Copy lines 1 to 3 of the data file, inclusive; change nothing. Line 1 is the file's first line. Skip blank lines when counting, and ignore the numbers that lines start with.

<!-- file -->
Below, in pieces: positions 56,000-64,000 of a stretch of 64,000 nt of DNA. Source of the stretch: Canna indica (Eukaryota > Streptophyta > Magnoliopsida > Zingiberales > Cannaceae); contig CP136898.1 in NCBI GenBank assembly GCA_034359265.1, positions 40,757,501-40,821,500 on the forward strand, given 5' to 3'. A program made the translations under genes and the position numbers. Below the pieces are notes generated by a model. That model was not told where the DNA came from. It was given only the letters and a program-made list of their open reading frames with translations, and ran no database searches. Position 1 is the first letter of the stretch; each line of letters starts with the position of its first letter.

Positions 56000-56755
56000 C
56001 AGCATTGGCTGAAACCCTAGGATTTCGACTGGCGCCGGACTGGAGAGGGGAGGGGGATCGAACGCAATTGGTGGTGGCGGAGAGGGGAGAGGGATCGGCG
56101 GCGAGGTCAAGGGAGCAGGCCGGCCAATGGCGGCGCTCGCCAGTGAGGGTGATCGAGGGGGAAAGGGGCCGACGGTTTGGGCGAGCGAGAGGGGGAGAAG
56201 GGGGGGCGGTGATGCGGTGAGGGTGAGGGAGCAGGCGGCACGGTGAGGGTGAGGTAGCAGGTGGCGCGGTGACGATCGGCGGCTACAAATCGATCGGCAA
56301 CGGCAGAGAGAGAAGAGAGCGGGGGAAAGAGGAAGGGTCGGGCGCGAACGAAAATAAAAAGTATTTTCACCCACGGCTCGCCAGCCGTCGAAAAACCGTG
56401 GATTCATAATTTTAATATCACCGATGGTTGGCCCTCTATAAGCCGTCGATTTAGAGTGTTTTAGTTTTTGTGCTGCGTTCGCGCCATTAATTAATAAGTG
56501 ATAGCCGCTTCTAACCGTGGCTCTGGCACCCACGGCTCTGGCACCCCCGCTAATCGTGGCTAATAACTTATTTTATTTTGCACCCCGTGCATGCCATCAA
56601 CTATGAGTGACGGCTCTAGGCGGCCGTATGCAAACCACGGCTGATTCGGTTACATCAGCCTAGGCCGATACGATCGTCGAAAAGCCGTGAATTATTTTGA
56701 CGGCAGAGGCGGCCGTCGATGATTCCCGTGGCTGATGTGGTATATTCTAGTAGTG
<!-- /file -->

Below, in pieces: positions 56,000-64,000 of a stretch of 64,000 nt of DNA. Source of the stretch: Canna indica (Eukaryota > Streptophyta > Magnoliopsida > Zingiberales > Cannaceae); contig CP136898.1 in NCBI GenBank assembly GCA_034359265.1, positions 40,757,501-40,821,500 on the forward strand, given 5' to 3'. A program made the translations under genes and the position numbers. Below the pieces are notes generated by a model. That model was not told where the DNA came from. It was given only the letters and a program-made list of their open reading frames with translations, and ran no database searches. Position 1 is the first letter of the stretch; each line of letters starts with the position of its first letter.

Positions 56000-56755
56000 C